Is there a 'better' choice between Halogen bulbs and Incandescent bulbs for an inside the oven light? Is one more efficient or safer than the other? Should I seriously consider which is used when choosing a new stove? Thanks.
A halogen bulb is a subspecies of incandescent: Incandescent bulbs produce light by heating up a conductive filament made of tungsten to a high temperature.
Halogen bulbs do the same thing, but add some iodine or bromine to the enclosure to efficiently redeposit evaporated tungsten back onto the filament. For that to work, the bulb interior is smaller and uses a higher gas pressure than a conventional bulb to keep the glass hot enough to sustain the halogen cycle. Halogens run hotter by design, but it also produces higher efficiency light with a whiter spectrum.
For an oven bulb which directly or indirectly experiences oven temperatures, you probably want an "appliance bulb". They are designed for direct exposure to extreme household temperatures and are suitable for being inside freezers and ovens, even self-cleaning ovens.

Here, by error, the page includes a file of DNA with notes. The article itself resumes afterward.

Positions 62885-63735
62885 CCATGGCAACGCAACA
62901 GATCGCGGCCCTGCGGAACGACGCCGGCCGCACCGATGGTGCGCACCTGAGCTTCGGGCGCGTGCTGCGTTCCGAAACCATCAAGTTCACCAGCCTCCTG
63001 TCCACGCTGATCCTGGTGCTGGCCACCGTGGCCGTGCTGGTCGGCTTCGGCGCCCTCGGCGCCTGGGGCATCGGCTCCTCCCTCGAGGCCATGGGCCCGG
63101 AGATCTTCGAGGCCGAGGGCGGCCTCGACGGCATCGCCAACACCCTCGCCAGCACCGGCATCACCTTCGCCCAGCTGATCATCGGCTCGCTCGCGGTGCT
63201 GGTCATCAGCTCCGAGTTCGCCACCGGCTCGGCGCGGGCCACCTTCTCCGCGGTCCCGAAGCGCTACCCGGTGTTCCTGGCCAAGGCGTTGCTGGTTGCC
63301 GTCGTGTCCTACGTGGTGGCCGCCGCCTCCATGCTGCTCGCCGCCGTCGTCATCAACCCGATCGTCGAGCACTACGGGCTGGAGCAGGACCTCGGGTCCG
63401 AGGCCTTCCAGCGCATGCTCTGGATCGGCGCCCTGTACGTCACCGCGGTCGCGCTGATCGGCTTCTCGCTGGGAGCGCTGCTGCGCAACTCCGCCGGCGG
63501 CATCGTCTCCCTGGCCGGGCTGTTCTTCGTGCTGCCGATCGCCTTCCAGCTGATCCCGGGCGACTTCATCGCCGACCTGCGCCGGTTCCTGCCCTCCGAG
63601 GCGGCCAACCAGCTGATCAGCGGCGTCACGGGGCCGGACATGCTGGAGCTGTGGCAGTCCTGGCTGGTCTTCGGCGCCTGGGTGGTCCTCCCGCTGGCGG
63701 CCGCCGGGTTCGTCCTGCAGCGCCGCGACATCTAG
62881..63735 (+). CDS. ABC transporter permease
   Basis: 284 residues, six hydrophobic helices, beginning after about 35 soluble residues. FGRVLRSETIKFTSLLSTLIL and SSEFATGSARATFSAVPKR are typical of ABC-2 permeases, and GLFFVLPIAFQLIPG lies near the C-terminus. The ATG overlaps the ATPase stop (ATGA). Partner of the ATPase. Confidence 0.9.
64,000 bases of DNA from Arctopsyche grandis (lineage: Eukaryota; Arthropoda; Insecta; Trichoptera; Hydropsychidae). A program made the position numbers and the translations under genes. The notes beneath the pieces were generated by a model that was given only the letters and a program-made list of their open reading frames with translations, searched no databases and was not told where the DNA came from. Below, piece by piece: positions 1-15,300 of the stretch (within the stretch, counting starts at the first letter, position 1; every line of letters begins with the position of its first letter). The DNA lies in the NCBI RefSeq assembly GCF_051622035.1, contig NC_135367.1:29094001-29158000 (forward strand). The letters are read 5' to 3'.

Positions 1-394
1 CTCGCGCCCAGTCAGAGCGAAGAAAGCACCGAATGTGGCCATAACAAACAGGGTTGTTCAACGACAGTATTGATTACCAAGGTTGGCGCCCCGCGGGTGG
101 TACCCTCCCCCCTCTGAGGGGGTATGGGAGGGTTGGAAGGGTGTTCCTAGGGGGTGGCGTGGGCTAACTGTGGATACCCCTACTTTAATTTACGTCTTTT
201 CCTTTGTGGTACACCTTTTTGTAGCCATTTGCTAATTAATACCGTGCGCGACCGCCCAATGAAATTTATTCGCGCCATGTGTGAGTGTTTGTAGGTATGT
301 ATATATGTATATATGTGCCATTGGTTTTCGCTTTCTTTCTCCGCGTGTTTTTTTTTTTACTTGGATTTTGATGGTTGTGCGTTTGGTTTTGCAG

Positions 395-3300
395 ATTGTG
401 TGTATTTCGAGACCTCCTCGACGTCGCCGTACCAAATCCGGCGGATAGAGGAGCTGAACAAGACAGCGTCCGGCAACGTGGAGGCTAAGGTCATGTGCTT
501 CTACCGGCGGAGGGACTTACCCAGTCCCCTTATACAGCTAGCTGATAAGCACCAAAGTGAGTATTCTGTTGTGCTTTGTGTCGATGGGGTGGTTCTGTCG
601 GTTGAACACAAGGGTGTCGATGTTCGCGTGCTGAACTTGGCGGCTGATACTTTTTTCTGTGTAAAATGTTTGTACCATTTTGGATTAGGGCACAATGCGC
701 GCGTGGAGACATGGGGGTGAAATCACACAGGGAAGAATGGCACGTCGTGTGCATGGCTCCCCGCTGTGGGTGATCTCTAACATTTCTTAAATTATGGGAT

As far as I can tell, all appliance bulbs use ordinary incandescent technology, so they aren't as efficient as could be. But really—how much time does an oven light spend on? In my home, it is less than an hour a year.
Typically, given a bulb type, you have many options - incandescent, halogen, LED, compact fluorescent, etc. You can swap them out at will so I would not let this be a deciding factor in a purchase.
Halogen bulbs give off a different light than an incandescent so it's really just a matter of personal preference. They do typically cost more, but also last longer. As far as efficiency, you get more lumens per watt compared to an incandescent bulb but given identical wattage, both bulbs will consume the same amount of energy.